“Operation Mis-Modification” may sound like a bad TV sitcom or a strange new form of pageant, but it is actually a joint effort from the Consumer Financial Protection Bureau (CFPB), the Federal Trade Commission (FTC) and officials from fifteen states, designed to crack down on mortgage-relief scammers.
During the mortgage crisis, desperate homeowners sought help from third-party firms promising assistance in modifying mortgages to get more favorable terms and allow them to stay in their homes. Unfortunately, scam artists preyed on some of these vulnerable people – taking their money while delivering poor or no services and leaving them worse off than before.
The FTC and the CFPB have filed lawsuits against nine of these firms, and the state attorneys general are filing 32 similar suits against other alleged scammers. It is not yet clear how much of the proceeds of any successful lawsuits or settlements will go toward the harmed parties, or how those proceeds can be claimed by those affected. The FTC has been pursuing cases of this nature since 2008, with 48 lawsuits filed since then, including six in this recent round.
The suits cover a variety of violations, with a common complaint of advance fees charged to homeowners for modification services. This is illegal under the Mortgage Assistance Relief Services Rule (MARS for short), which prohibits mortgage modification service providers from accepting payments until the homeowner has an acceptable written offer in hand (acceptable by the homeowner’s definition).
Other allegations made against various firms named in the suits include advising clients to stop making any mortgage payments, causing clients to lose their homes outright; bogus guarantees that mortgage modification would be successful or rebates would be provided; claims of special relationships with specific lenders or the ability to run “forensics” on loans to find errors that could be used to force loans to be modified; and false affiliations with government programs.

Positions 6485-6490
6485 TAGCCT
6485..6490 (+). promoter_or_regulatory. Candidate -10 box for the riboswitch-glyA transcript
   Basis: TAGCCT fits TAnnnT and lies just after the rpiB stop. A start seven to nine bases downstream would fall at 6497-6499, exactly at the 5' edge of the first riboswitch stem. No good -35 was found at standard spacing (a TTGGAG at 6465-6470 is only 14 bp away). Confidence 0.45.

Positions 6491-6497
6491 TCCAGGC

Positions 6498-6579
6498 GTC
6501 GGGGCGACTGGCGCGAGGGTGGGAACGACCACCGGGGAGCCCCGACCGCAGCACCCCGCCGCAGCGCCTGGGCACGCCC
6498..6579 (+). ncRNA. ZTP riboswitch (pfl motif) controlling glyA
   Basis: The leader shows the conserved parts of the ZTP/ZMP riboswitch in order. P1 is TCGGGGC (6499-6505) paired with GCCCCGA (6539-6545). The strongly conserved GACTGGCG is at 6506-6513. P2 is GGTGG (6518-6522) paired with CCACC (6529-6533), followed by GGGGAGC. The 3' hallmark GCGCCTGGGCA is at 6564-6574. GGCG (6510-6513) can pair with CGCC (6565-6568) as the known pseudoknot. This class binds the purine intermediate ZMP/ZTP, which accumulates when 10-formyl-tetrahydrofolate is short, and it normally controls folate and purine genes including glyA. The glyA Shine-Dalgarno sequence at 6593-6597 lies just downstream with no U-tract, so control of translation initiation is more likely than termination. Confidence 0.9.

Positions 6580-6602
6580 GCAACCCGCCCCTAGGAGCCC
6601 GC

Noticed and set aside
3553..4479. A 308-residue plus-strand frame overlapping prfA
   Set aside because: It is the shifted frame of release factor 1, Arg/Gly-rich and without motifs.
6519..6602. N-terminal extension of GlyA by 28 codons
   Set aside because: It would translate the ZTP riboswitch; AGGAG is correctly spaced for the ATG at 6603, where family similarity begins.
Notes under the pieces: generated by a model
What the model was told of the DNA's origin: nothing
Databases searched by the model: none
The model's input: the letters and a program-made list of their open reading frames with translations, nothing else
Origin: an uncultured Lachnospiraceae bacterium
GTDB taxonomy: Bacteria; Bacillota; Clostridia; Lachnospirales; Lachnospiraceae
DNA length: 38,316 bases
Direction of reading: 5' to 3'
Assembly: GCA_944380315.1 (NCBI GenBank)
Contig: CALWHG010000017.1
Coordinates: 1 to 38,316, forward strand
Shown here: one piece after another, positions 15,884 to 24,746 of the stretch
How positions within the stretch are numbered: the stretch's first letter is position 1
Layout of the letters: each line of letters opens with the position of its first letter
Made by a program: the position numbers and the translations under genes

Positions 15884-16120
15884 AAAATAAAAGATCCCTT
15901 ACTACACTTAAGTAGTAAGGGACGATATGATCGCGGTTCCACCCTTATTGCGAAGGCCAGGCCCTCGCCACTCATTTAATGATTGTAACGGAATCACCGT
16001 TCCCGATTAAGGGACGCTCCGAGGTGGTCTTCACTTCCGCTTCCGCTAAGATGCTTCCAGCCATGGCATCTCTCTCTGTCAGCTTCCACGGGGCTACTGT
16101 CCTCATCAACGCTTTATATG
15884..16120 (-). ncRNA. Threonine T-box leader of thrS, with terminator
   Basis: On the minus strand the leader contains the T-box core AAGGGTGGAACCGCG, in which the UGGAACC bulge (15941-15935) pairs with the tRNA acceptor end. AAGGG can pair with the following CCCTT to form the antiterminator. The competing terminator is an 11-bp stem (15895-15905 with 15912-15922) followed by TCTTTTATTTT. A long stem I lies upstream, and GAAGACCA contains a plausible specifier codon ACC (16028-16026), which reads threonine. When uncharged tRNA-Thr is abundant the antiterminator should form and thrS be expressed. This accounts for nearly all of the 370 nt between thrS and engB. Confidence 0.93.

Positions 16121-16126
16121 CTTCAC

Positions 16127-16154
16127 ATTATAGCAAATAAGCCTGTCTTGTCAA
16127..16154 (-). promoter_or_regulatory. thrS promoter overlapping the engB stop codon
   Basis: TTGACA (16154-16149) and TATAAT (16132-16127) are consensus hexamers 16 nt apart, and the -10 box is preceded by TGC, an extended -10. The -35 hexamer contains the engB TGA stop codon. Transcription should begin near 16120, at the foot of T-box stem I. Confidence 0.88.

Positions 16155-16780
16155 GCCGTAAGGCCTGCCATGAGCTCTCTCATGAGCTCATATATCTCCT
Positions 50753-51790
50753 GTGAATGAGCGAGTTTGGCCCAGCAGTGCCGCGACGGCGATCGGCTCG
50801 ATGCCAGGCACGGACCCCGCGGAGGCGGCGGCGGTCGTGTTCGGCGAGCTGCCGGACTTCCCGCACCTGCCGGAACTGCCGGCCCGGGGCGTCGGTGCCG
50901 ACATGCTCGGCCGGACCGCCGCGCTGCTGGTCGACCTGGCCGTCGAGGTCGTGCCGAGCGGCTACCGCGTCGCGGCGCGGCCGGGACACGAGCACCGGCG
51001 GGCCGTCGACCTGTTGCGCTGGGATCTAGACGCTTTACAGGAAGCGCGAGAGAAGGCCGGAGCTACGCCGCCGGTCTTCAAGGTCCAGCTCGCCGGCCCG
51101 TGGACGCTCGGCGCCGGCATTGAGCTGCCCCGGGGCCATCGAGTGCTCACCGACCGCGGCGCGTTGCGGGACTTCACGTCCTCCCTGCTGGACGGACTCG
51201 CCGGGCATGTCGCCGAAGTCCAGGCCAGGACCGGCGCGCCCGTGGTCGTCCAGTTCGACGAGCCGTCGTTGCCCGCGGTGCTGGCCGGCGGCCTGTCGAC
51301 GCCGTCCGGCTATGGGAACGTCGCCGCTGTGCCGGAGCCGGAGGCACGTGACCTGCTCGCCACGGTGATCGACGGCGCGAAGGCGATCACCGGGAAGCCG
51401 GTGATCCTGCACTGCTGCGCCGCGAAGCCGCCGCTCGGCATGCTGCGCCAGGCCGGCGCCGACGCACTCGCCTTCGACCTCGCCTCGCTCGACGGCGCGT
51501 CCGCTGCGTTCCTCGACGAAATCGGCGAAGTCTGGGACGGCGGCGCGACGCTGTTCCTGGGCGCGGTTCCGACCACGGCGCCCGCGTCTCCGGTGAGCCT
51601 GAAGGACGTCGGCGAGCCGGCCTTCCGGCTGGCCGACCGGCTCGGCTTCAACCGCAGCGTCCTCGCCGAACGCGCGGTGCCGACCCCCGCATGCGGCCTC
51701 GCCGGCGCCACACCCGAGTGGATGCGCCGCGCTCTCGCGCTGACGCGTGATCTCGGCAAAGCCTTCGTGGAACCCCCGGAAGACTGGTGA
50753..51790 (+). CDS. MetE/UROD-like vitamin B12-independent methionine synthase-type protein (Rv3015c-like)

Some of the firms made half-hearted, shoddy attempts to submit loan modifications on behalf of their clients, and those attempts were subsequently denied. Others did not even bother to make any effort at all and simply pocketed the money.
It is important to point out that there are honest and useful third-party mortgage assistance firms that do their best to assist their clients. How do you identify and avoid the scammers?
Your mortgage company needs authorization to work with any third party in order to protect your private information. The CFPB has a model authorization form that is similar to the one most lenders will require; it can be found at http://files.consumerfinance.gov/f/201407_cfpb_handout_allowing-a-third-party-to-work-with-your-mortgage-company.pdf. This page spells out important ways to structure this form and questions to ask to make third-party fraud less likely.
The CFPB also suggests a few other red flags to watch out for:
- Guarantees – Nobody can make a valid guarantee that your loan can be successfully modified. That is in the lender’s hands.
- Payment Up Front – Only a lawyer licensed in the state where you live or where your house is located can ask for upfront money for foreclosure relief and loan modification services – all others would be breaking the law. Even if they are properly licensed, requests for upfront money or periodic payments prior to any loan modification are sketchy at best..
- Unsolicited Assistance Calls – How did they get your information? Challenge them on that point and ask where they are licensed to practice – or simply hang up and do your homework, then call a firm on your own..
- Lack of Legal Support – If you speak to other representatives but never to a lawyer, that is a bad sign.
Operation Mis-Modification is sure to put a dent in mortgage relief scammers, but sadly, there are likely plenty more waiting in the wings. Avoid falling victim to scam artists and potentially losing your home by doing research before signing with any third-party mortgage assistance firm.